The following photographs are a tad (understated) unfocused…but, that’s okay, right?

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Snipped directly out of the Wordfest archives…no sense in me writing all of the biographical details again…will just link back.  That’s alright, right?

Stories of solitude, difference, survival, and winter. Listen as these four authors share their books about what it means to be alone, but not necessarily lonely, in the modern world. This event is hosted by Jeremy Klaszus.

First of all, the host, Jeremy, was fantastic!  Follow THIS LINK to read a little about Jeremy.  The flow to the panel was spectacular.  In fact, I have to say that I felt this was the most magical session I have attended for its connection.

I haven’t read anything by Michael Finkel, but he has interviewed and written about Christopher Knight.  I purchased my own copy of The Stranger in the Woods, after hearing a very provocative reading and interesting panel discussion on solitude.  I have respect for Michael’s approach to research on this one and his respect for the process.

The Stranger in the Woods (Michael Finkel)

Many people dream of escaping modern life, but most will never act on it. The Stranger in the Woods is the remarkable true story of a man who lived alone in the woods of Maine for 27 years, making this dream a reality not out of anger at the world, but simply because he preferred to live on his own.

This is a gripping story of survival that asks fundamental questions about solitude, community and what makes a good life, and a deeply moving portrait of a man who was determined to live his own way, and succeeded.

This next one gave me shivers.  Reading from his chapter, The Failing Body, I was captivated, based on personal experience as it relates to my own loved ones and their health.  I think that all of the authors reached deeply into my heart this morning because for the past ten years, while still surrounded by my loved ones and friends, I am in a constant relationship to/with solitude.  The title of Michael’s book, i A Singular Life in a Crowded World will most likely support a lot of my views on life and love and time and presence.  I had a lovely chat with Michael at book signing time.  It meant a lot to me that even in this case, he was completely present to me.

Solitude: A Singular Life in a Crowded World (Michael Harris)

The capacity to be truly alone is one of life’s subtlest skills. Real solitude allows us to reflect and recharge, improving our relationships with ourselves and, paradoxically, with others. Today, though, the zeitgeist embraces sharing like never before. Fueled by our dependence on social media, we have created an ecosystem of obsessive distraction that dangerously undervalues solitude. Harris examines why our experience of solitude has become so impoverished, and how we may grow to love it again in our digital landscape.

Kyo’s contributions to the panel discussion, as well as her selected readings, continued to support my true connection with the lessons that are written down into the pages of her book and lived out during her time journeying with a bird-watching musician, Jack Breakfast, in the city of Toronto.  An awesome read!  Do it!

Birds Art Life (Kyo Maclear)

In 2012, Maclear met a local Toronto musician with a captivating side passion — he had recently lost his heart to birds. Curious about what prompted this young urban artist to suddenly embrace nature, Kyo decided to follow him for a year and find out.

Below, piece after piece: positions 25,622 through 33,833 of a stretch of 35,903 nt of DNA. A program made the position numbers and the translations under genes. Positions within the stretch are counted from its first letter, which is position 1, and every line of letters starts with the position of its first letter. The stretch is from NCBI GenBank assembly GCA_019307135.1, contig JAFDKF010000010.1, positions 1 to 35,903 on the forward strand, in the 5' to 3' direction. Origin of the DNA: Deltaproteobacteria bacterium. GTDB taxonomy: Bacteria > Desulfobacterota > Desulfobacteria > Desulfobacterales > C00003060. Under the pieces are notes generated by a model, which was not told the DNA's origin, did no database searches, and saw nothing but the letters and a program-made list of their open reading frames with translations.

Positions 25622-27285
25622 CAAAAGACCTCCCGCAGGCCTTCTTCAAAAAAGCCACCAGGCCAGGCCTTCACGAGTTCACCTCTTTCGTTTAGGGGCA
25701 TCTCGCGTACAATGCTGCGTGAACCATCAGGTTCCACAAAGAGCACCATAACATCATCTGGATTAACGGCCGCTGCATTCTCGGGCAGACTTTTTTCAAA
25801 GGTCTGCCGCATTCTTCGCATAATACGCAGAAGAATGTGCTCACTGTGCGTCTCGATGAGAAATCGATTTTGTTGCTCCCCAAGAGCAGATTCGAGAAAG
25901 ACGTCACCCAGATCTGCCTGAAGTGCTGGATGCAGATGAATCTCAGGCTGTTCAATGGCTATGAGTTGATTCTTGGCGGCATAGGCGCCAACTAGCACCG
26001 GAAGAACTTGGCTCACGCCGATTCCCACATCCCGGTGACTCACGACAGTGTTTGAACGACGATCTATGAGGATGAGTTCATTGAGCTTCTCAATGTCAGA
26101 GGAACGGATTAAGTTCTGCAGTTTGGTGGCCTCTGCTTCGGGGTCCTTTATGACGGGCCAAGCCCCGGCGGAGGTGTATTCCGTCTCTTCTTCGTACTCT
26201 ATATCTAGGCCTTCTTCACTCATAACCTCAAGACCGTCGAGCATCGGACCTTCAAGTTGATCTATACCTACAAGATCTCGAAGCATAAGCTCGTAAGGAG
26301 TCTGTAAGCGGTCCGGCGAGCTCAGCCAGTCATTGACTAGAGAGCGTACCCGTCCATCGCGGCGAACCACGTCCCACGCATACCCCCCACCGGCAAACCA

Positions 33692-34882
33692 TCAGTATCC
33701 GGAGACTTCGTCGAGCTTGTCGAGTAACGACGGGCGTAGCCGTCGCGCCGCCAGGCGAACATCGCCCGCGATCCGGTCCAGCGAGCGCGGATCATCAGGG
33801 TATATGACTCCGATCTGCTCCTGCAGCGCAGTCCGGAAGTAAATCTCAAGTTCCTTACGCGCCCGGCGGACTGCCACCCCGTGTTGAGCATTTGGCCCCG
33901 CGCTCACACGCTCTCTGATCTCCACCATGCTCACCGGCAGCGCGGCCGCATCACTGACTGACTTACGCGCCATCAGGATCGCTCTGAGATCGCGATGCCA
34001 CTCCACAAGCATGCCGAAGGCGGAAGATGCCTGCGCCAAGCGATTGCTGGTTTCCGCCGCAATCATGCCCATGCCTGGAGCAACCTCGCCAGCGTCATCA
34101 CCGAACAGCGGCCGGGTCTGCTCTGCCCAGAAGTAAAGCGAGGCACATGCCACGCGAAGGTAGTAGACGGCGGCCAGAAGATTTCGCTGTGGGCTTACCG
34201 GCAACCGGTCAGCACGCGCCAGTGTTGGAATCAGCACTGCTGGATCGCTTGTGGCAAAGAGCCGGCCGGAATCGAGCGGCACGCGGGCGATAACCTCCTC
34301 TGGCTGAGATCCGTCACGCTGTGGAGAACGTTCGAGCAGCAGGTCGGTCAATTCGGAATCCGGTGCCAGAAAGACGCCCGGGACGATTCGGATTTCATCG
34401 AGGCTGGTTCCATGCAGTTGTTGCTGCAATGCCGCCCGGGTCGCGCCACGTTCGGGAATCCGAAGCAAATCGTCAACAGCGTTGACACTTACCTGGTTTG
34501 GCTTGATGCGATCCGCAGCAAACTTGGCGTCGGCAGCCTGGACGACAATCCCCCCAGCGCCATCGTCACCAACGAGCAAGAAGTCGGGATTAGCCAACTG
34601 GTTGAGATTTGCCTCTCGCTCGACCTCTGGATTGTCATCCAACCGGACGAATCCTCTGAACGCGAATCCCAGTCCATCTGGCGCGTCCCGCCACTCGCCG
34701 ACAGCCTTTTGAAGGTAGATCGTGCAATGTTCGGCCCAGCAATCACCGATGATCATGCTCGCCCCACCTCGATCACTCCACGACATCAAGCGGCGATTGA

Intimate and philosophical, moving with ease between the granular and the grand, this touching memoir is about disconnection — how our passions can buckle under the demands and emotions of daily life — and about reconnection: how the act of seeking passion and beauty in small ways can lead us to discover our most satisfying life.

Clea Roberts, living on the edge of Whitehorse, Yukon…on an acreage that opens up to a huge expanse of forest, shared three poems that caused me to shiver in my seat.  The images were so exact, the phrasing was so perfect…I am so grateful that tonight I am able to hold the book, Auguries.  Not only were the readings beautiful, but the substance of what Clea had to say.  I was moved by her perceptions…about wood burning…about the dark river’s edge.  Moving!

Ancient auguries, Clea explained, were the result of knowledge/insights gained by the practice of ancient seers, drawing imaginary grids in a part of the sky and then observing the birds that moved in and out of that particular space, their numbers, their behaviours…

I feel as though all of these writers touched upon a bit of my heart that holds on so tightly to my mother…her memory…the responsibility I feel to keep her alive in other loved ones’ memories.  Grief is a journey that must be allowed.

Just this morning, I looked down at the socks that I put on my feet.  At my mother’s passing four years ago, while packing, I rolled up all of my mother’s socks and brought them home to Calgary.  They had been snipped at the ankles by my father, with scissors.  My mother’s ankles were swollen.  Of a bag load of socks, after four years, there are only two pair remaining.  I speak to my mother when I put my socks on in the morning…most mornings they are not, any longer, her socks.  Something in Clea’s poems brought my mother’s socks to mind…something that Kyo said…the look in Michael Harris’s eyes…and the words that Michael Fickel wrote into his book for me to find later.

I can’t write about the session titled Bionic Women Writers at the moment…about seeing Melanie…about any of it.  I just have to step back for a little while.  Maybe pour a glass of wine.  Maybe Skype with my father.  James has taken Max for a walk.

Auguries (Clea Roberts)

Whether speaking of erotic love, domestic life, spiritual wilderness or family entanglements, the poems of Auguries, the much-anticipated second collection from Yukon poet Clea Roberts, are saturated with their northern landscape. With poems like single larches, each in an immense white plain spare and clean, their exactness startling and arresting, Roberts showcases her sensitivity and skill in this profound collection.

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In the end, I was thrilled with all of the authors in both sessions.  Must reads…for sure…Bionic Women Writers…and other perceptions to come.